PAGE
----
We ended up playing for many more rounds.  Sometimes we won, other times the fingerless destroyer’s team triumphed.  After our bouts concluded, we got a chance to meet the zero ten toed gladiator that had kicked multiple balls into all of our faces.  He was a truly remarkable human.  This man gets dressed, works, makes phone calls, drives, takes care of his children, and brings these kids to the trampoline arena on a weekly basis.  The guy literally didn’t stop smiling the whole time he was playing with us.  I have never seen such a display of positivity, determination, and happiness from someone who had every reason to be miserable and depressed.  He was making the most of the life he was given and the cards he was dealt.  One of my friends even went for a fist bump, out of pure habit, and the guy reached his foot up and gave a strong “foot bump”.  This guy was the epitome of what the word “man” stands for and a true testament to the capacity for a human being to overcome any obstacle life throws in the way.

My worst days are still days that I was able to breathe oxygen, eat food, run a mile, or use my hands.

Whenever I get into a slump, I think back to that dodgeball arena and the armless man that had pegged me on multiple occasions.  I think about his children and the example he shows them every day of how to work through life’s difficulties.  I realize that my life is one of joy, wonder, blessing, and bliss.  My worst days are still days that I was able to breathe oxygen, eat food, run a mile, or use my hands.  Selfishness is own of my major character defects.  My natural tendency is to worry about myself and only myself no matter what is going on around me.  I have to work on a constant basis to train my brain to think of others and put my situation in perspective.  What ever I am dealing with is irrelevant, because there is always someone out there in the world that is doing a lot more with much less than me.  If this no armed man can bring his kids to a trampoline dodgeball arena every week, then there is nothing I, or YOU, can’t do.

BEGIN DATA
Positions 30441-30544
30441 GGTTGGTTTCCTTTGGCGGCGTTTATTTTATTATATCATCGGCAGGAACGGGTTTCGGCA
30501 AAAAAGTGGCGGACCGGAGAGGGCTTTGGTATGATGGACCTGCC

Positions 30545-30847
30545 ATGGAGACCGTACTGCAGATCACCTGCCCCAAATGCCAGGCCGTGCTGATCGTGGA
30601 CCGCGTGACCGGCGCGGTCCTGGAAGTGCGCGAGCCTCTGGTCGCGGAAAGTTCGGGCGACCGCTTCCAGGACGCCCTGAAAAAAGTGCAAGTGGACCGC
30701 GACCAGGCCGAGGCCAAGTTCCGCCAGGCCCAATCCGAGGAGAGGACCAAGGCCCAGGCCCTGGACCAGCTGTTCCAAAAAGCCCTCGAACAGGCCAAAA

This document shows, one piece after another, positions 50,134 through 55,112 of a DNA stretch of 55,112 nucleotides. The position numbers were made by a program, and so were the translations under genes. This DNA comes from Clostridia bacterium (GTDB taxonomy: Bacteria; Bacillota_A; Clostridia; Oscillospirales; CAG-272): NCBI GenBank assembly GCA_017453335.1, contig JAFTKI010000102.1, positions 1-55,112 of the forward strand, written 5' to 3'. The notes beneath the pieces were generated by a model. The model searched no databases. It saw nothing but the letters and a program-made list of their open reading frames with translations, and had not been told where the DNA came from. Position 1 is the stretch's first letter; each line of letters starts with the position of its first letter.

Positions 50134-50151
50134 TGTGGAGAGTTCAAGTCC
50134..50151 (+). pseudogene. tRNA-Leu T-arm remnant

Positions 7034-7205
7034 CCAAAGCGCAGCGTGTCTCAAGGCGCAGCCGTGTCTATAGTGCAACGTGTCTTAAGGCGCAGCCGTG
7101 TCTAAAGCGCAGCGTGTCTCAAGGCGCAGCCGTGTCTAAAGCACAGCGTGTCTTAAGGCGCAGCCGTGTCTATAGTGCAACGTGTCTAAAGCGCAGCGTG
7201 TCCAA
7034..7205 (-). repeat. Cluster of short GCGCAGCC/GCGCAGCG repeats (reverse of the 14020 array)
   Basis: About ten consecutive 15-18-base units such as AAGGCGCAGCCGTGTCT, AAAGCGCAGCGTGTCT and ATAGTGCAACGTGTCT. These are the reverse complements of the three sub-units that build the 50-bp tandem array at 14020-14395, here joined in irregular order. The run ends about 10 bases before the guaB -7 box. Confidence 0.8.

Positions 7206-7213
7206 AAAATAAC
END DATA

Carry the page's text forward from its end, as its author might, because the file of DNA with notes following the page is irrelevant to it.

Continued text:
Women in the Weight Room

When I walk into a gym, regardless of where I am or what time of the day it is, I know I’m going to find women on every treadmill, elliptical, and stationary bike in the building.  But the one place that women rarely go is the weight room. Everyone has a different reason: “I don’t want to get bulky,” “The number on the scale is going to go up,” I don’t know what to do,” or my personal favorite, “I’m too sacred to ask anyone for help.” When I think back, I can remember a time when a few of these questions applied to me. I was sacred to gain weight, I really had no idea what I was doing, and I did not want to look stupid trying to figure things out.

When I was 15 years old, I had gained about 15 pounds and my parents didn’t let it get past me. They asked if I had looked in a mirror lately, or if I really needed another cookie. I know they were not trying to hurt me, but as a teenager, those things stick with you. Shortly after, I got a personal trainer and began to diet. Within one summer, I had lost all the weight I put on, and I actually began to see muscle definition. I still remember the day when I was about to do pull ups, and my mom walked by and told me I looked good. Hearing those words and knowing I had made her proud got me hooked.

In for the next 3 years of high school, I worked out twice a day, ate healthy, and became obsessed with fitness. But I still wasn’t doing it for myself. I loved knowing that if I kept up the way I looked, my parents would be proud and I would be someone that others could look up to.

Eventually, I moved 3 hours away for college, and none of those things seemed to matter anymore. I ate whatever I wanted, drank more than I like to admit, and didn’t step foot in a gym for at least 3 months. Then one day, I decided I’d had enough. I  joined a gym in Monroe, and began eating healthy again. It was a slow process at first, but with time and consistency I started to see results.  I no longer had a trainer, so it was up to me to figure out what I was going to do when I went to the gym.

I still wasn’t doing it for myself. I loved knowing that if I kept up the way I looked, my parents would be proud.

Between bodybuilding.com, Pinterest, Instagram, and the workout suggestion board at the gym, I was able to put together workouts that I enjoyed doing. I’ve never been one to do cardio, so the weight room is where I felt best. I don’t look like a man, or have huge, bulging muscles. But I do have confidence, which is something I never had before. The thought of discovering new muscles on my body fuels my love for lifting even more.

For those of you who have no idea where to start when it comes to lifting weights or having a healthy lifestyle, I have some advice for you.

First off, do not be afraid. Ask questions, look dumb and make mistakes. Trust me when I say it is half of the fun of it. Trying new things will make you realize what you like and what you do not.  Bring a friend with you. Someone who is going to encourage you, help you, and laugh with you when you decide that sumo squats are not for you. Work hard, but never jeopardize your health or safety. Don’t think you can squat 200 pounds your first time in the gym. It is not going to happen.